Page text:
Yesterday, I sat on the water in a dragon boat with 21 other women, just as I have been doing for the last several months. This time, however, we weren’t working on strengthening our technique and building our stamina as we paddled the Schuylkill River during weekly practices.
We were waiting for our first race — the first of three rounds of heats we would compete in — to begin at the Bucks County Dragon Boat Festival. And for just a moment at the starting line, as I felt the quiet determination of my teammates, their coiled thunder grazing the silence before the horn blast that would set us off, I was struck by a sense of the surreal.
Here I was, at 43, in my very first sporting competition. Me, the avowed non-athlete. The woman who’d never played a single sport. Who’d never felt even the faintest yearning to do so while cloaked in her preference for the arts. The closest I’d ever come to playing sports was when I tried out for lacrosse in seventh grade, coaxed by friends going out for the team. All I remember of that experience is struggle and how dejected I felt being the last girl on the field in tryouts for every closing drill to catch the ball. The coach, a kind and patient English teacher, insisted he wanted me on the team, but I packed up my misery and feelings of inadequacy and decided I’d be better off pursuing less daunting activities.
Perhaps it was in that moment I also decided I would never be an athlete. Or maybe it was when I got jeered one too many times by the boys playing volleyball in gym class, fell short of anything resembling grace in gymnastics or lagged woefully behind running the mile during the presidential physical fitness test, lasted mere seconds in the agonizing flexed arm hang. Somewhere along the way I embraced the apparent fact that my role in any type of sport was bound to be awkward and embarrassing.
I was talked into joining the marching band color guard in high school, where we were subjected to rigorous workouts by our director and competitions were a regular part of our season. And, thanks to my mom’s example — she had an ever-growing collection of workout tapes that we did together in our basement — I also developed an enthusiasm for exercise and fitness. But I carried my “non-athlete” status like a trusty but tired joke into adulthood.
I don’t even enjoy watching sports. And Zumba was, and still is, my favorite form of exercise.
Yet when earlier this year I sat down with a couple who met dragon boating to help them plan their wedding, I surprised myself when curiosity about their involvement in the sport gave way to a spark of interest. When registration for the Schuylkill Dragons rookie program opened, I signed myself up within seconds of receiving the notice.
Something in me wanted the stretch, the challenge. Despite my history, my tales of failure, the doubts that trailed me into my first practice and still, five months later, occasionally rise up to taunt me.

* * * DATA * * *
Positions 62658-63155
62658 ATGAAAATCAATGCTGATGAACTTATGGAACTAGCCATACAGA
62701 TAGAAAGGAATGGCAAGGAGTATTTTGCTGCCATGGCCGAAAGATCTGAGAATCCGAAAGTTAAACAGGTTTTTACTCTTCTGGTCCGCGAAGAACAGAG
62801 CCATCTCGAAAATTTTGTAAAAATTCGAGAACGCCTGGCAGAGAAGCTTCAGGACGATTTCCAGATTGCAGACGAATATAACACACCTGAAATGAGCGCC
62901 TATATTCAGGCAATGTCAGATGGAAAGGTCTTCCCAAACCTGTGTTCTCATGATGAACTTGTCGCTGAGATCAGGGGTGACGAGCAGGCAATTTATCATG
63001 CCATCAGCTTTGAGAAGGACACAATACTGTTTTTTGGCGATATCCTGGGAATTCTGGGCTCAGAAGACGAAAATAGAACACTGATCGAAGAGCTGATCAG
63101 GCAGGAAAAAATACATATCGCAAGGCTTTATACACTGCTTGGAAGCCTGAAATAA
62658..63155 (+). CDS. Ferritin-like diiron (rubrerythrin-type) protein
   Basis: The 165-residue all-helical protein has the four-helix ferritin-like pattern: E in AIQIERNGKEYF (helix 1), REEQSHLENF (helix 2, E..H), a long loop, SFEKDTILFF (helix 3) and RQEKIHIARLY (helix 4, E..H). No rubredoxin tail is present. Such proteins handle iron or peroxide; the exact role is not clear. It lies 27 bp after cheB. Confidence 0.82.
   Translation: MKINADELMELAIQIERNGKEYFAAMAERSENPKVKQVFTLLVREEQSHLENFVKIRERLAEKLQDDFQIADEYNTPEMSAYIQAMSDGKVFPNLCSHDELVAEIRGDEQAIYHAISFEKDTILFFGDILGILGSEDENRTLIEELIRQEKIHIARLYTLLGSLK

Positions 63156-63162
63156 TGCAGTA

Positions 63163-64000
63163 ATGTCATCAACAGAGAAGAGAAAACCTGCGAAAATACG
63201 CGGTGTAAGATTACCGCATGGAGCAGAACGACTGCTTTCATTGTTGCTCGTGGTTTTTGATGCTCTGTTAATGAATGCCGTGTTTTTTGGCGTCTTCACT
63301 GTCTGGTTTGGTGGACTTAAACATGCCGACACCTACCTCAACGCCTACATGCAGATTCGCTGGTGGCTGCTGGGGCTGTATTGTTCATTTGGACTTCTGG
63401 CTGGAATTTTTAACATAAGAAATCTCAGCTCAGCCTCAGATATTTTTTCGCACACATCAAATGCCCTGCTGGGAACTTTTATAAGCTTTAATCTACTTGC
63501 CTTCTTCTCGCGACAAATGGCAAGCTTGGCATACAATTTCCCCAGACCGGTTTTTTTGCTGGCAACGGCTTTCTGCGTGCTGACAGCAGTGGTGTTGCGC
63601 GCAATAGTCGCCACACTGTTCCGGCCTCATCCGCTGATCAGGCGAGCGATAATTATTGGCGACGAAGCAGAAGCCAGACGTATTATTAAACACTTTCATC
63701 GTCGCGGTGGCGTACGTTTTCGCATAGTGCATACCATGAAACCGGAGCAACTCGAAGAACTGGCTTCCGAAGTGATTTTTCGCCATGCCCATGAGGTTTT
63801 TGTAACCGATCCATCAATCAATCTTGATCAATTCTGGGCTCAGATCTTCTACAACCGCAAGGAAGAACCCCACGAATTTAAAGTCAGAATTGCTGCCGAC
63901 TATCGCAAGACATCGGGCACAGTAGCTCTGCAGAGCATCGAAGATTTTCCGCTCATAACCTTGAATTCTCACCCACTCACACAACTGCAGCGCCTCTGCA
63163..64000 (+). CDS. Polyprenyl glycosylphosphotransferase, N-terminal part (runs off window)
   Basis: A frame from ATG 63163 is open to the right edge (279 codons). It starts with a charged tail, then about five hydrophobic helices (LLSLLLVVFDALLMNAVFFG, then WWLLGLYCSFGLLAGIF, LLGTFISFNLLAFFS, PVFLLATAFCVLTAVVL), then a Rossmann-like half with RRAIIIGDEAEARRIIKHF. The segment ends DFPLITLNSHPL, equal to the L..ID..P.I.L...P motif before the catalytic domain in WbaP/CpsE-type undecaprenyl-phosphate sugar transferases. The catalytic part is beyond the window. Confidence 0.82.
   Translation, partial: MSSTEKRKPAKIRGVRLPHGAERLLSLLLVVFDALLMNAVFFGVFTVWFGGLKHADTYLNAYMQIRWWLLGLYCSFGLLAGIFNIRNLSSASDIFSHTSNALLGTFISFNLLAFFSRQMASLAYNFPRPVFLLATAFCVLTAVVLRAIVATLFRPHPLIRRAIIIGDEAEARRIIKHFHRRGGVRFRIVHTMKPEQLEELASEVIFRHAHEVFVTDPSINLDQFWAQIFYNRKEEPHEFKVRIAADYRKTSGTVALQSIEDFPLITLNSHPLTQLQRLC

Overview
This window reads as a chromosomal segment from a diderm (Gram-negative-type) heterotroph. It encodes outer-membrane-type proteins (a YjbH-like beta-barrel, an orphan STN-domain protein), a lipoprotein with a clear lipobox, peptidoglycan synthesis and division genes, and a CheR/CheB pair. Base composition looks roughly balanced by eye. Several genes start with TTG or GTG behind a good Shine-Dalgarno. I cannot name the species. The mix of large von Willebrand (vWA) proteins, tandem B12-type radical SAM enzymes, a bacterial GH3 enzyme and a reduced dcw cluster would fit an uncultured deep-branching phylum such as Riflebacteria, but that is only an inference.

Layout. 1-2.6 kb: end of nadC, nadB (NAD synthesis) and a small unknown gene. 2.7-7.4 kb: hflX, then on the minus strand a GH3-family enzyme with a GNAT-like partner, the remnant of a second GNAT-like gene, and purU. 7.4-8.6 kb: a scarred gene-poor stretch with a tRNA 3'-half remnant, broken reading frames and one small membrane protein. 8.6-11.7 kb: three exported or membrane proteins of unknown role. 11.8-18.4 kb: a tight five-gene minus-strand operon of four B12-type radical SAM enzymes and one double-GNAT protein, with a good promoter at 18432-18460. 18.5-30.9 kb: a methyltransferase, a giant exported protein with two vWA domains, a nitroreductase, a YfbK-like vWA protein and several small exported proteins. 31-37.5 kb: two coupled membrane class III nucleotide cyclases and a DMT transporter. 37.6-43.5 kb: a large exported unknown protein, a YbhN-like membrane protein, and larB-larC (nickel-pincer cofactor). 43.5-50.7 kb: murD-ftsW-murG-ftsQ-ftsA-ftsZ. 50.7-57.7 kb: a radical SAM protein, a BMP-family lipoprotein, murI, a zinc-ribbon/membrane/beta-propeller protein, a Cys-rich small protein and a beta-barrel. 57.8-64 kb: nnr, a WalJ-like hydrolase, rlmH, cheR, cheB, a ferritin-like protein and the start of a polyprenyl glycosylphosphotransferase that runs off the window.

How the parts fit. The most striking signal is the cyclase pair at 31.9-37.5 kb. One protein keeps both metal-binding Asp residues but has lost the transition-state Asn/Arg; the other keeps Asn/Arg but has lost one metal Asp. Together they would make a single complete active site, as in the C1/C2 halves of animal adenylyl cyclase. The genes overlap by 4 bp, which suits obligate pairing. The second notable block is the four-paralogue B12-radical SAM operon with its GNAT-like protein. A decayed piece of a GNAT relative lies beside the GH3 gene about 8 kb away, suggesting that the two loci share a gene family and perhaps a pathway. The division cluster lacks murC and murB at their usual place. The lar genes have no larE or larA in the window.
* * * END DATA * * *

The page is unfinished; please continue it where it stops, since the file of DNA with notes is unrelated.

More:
But there I sat yesterday with my fellow rookies and veteran teammates, breathing deeply, putting my trust in everything I’d learned since May, in my body taut with nerves and excitement, in the amazing women and coaches whose energy rippled around me, in the strength and bravery that had gotten me to this point.
By the end of the day, I was holding my very first sports medal. After three 500-meter-long races, my boat came in third in the finals, battling our second Schuylkill Dragons boat to narrowly cinch the bronze. It was among the toughest, most exhilarating two-plus minutes of my life. Somehow, with my muscles fatigued and energy waning, I was still able to power through the 2000-meter race that closed out the day.
I would never have imagined I had it in me. In fact, I was not planning to race yesterday at all because I’d already committed to a girls weekend months ago. When those plans fell through, I lingered in uncertainty about the encroaching race day, dubious I was up to such a feat.
But I wouldn’t have known what I was capable of if I hadn’t tried. Would never have leaned into the electrifying camaraderie of being part of a team reaching toward a goal. Would never have felt that surging pride in belonging to such a fierce and spirited group — and in myself.
I believe in pushing edges, in stepping beyond the familiar to grow, to learn, to live into spaces that ultimately awaken us to new ways of being, to possibilities beyond what we’ve dared to embrace. But the truth is I am more comfortable taking those risks emotionally and intellectually.
When I chose to join the Schuylkill Dragons, I didn’t overthink my decision. I gave into impulse, knowing only that I talked constantly of wanting to be more in my body and that sometimes challenging ourselves physically opens us up to new spaces in the mind, brings us more alive.
I still have much to learn as a dragon boater. But I have gathered countless gifts from the last few months among these lifelong athletes and women just like myself, who chose to shake off the labels and stories they told themselves and try something different.
Today, my heart is full…and unexpectedly tender. Yesterday, I met a part of me I didn’t know existed. She still feels a little fragile but she’s shining nonetheless. And I’m committed to making her stronger, more capable and more courageous — for my team, yes, and also for the girl who never thought she could.